Facing financial ruin with just £30 (~$40) left in the bank, a struggling mom has turned a simple doodle produced at her dining room table into a winning greeting card company, with a turnover of £1.5 million (~$2 million) a year and scores of celebrity fans.
Money was tight for Stacey Dennis, 33, and her husband Jay, 38, when her graphic design job was axed just before her scheduled maternity leave – but they were left penniless less than two years later, when a back injury stopped him from working too.
As February 14 was approaching, desperate to rescue her family from poverty and inspired by a past charity assignment, Stacey, whose daughter Layla is now five, designed a range of 11 Valentine's Day cards with saucy slogans – which instantly became the bullseye for Cupid's arrows.
Stacey and Jay (PA Real Life/Collect)
With her business, Love Layla Designs, now booming, Stacey, of Pontefract, West Yorkshire, England, who has also created a poignant range of cards aimed at people battling cancer and mental health issues, said: “My first cards had cheeky slogans like 'Happy Valentine's Day – Fancy a threesome?' and they clearly hit the spot, as they did brilliantly.
“I started out by selling on sites like eBay at Etsy. I designed the cards all myself on an ancient computer in our dining room, then would print them out and walk with Layla down to the Post Office.
“Jay is really good with numbers, so he offered to help out with that side of things. We also set about teaching ourselves all about social media, and Facebook advertising."
She added: “Things grew really quickly. We went from two orders a day, to 10, to 30, to 50.
“We eventually had to get my brother to help with all the orders. He came round and saw these boxes and cards everywhere, and wondered what on earth had happened.
“My mum had bailed us out with a £1,000 (~$1,300) loan when Jay couldn't work and I even managed to pay her back in just two weeks."
Stacey and Jay (PA Real Life/Collect)
After their Valentine's Day range hit the spot, next came a selection of about 30 Mother's Day card designs.
“We sold about 10,000 cards in total," said Stacey, proudly. “It was at that point that I realized we needed our own website.
“So, I sat myself down and got up a YouTube video on how to build a website. Looking back, it was the most basic website ever, but within a year of having it, we'd turned over £1 million (~$1.3 million)."
Running the family company has become a full-time venture for the couple, who now have their own office and have employed Stacey's best friend Vikki and a fourth person, Ross, so they can meet demand.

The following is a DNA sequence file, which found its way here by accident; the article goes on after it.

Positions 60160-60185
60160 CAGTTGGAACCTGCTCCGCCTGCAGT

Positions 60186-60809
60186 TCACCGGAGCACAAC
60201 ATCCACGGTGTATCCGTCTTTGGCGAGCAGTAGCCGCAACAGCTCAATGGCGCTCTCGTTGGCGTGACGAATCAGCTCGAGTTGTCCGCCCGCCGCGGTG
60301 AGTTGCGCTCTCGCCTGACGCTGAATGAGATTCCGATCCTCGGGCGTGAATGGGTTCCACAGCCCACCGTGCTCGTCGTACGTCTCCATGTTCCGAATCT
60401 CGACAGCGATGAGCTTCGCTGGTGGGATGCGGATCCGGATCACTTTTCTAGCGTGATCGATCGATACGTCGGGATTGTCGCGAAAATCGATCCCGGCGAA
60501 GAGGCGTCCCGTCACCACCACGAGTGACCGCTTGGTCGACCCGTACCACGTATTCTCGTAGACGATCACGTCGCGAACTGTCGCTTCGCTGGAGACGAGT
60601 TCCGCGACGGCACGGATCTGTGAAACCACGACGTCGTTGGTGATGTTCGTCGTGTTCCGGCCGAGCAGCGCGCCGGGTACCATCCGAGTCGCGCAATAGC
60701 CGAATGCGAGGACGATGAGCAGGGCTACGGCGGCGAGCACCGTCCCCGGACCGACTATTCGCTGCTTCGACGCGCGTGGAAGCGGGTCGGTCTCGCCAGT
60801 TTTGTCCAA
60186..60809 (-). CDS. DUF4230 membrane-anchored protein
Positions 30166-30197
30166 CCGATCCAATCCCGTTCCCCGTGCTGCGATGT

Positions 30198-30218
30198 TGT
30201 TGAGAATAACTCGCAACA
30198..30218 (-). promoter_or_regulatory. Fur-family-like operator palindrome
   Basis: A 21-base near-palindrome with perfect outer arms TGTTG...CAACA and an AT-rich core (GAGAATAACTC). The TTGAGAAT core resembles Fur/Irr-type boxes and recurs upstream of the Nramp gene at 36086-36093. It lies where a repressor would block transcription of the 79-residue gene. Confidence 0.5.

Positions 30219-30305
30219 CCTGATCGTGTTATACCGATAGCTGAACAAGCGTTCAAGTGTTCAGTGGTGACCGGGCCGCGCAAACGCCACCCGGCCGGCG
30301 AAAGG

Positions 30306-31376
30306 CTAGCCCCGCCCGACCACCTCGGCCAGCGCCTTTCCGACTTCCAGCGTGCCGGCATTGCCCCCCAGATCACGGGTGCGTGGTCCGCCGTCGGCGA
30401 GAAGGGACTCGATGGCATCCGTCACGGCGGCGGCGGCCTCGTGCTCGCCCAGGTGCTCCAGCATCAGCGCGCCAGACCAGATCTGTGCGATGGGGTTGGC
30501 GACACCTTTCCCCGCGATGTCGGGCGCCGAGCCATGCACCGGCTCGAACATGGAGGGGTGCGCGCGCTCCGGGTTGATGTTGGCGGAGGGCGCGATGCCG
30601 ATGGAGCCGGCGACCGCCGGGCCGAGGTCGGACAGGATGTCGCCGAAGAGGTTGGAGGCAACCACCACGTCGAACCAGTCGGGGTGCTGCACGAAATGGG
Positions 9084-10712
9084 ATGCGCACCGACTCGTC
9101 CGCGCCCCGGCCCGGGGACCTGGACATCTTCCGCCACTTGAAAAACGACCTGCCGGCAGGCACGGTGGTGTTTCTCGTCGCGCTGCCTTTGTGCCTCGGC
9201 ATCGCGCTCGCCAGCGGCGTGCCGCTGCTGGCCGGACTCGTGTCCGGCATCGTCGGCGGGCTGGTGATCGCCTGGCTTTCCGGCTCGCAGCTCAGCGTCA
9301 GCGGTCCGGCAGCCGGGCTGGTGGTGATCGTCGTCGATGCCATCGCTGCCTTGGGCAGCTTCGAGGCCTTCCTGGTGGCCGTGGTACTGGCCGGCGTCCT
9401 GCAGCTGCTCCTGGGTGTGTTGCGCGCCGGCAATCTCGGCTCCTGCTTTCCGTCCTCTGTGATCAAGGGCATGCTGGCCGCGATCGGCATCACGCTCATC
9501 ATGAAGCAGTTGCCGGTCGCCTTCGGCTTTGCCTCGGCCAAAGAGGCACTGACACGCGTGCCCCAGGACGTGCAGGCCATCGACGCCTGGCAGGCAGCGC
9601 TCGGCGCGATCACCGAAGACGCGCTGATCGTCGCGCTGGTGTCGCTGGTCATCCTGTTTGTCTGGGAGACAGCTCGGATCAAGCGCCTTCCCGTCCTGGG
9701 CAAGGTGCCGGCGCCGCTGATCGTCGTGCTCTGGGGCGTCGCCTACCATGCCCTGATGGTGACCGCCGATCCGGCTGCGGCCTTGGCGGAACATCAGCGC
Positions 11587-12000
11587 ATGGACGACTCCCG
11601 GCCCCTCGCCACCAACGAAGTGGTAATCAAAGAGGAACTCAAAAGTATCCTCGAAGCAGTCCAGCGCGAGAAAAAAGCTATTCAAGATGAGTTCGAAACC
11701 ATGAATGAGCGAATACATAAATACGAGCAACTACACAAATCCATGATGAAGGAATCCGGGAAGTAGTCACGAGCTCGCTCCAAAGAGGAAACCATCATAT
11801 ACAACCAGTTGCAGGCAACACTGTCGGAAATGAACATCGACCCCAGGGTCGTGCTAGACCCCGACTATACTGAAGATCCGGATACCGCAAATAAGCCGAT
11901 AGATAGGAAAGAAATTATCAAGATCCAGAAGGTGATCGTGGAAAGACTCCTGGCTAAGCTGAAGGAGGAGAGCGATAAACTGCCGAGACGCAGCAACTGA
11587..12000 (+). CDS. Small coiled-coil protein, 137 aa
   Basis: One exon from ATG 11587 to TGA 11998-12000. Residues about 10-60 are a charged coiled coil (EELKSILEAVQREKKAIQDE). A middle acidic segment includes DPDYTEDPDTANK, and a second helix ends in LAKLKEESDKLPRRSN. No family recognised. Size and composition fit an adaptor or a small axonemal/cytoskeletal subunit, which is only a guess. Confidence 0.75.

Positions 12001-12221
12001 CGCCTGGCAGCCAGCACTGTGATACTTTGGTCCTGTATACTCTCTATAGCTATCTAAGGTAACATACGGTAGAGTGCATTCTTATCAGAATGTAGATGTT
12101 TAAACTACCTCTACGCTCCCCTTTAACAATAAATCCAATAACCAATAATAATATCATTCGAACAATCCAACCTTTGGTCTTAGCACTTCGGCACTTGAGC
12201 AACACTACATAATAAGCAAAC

It is a far cry from the dark days of January 2015 when, reliant on Jay's wage as a self-employed renderer, installing a type of house cladding, his back injury suddenly meant he could not work, leaving them penniless.
Stacey had held a full-time position working in Leeds as a graphic designer, but was made redundant in 2013, shortly before she was due to take maternity leave and, at the time of Jay's injury, was only bringing in money from occasional freelance assignments.
Stacey and Jay (PA Real Life/Collect)
She explained: “When I was made redundant, the company dealt with it really well, and did everything legally, making sure I had enough support. But it was still really quite hard. I'd been settled in that job and was just about to become a mum for the first time.
“Once Layla was born, I looked at trying to find a job that could fit in with childcare, but I also didn't want to rush back to work given that I had a new baby."
By October 2014, she was ready to return to the drawing board and began taking freelance graphic design work that she could fit around caring for Layla.
This went well for a few months, meaning she could bring in some extra cash, but it was not reliable, so when Jay's wage went the family was in dire straits.
Stacey recalled: “We suddenly had literally no income. I'd been getting little bits of work here and there, but not enough to keep us going.
“Soon we had just £30 left in the bank, so I called my mum and she, thankfully, bailed us out with a £1,000 loan, but I knew I had to find a way of making money fast."
Stacey's pregnancy scan (PA Real Life/Collect)
Luckily, Stacey's brainwave to design an X-rated range of cards for Valentine's Day 2015 went down a storm and she has not looked back.
Reflecting on her success she said: “We never meant to build a business. It started out as a way of making some extra cash to put food in our bellies and put the heating on.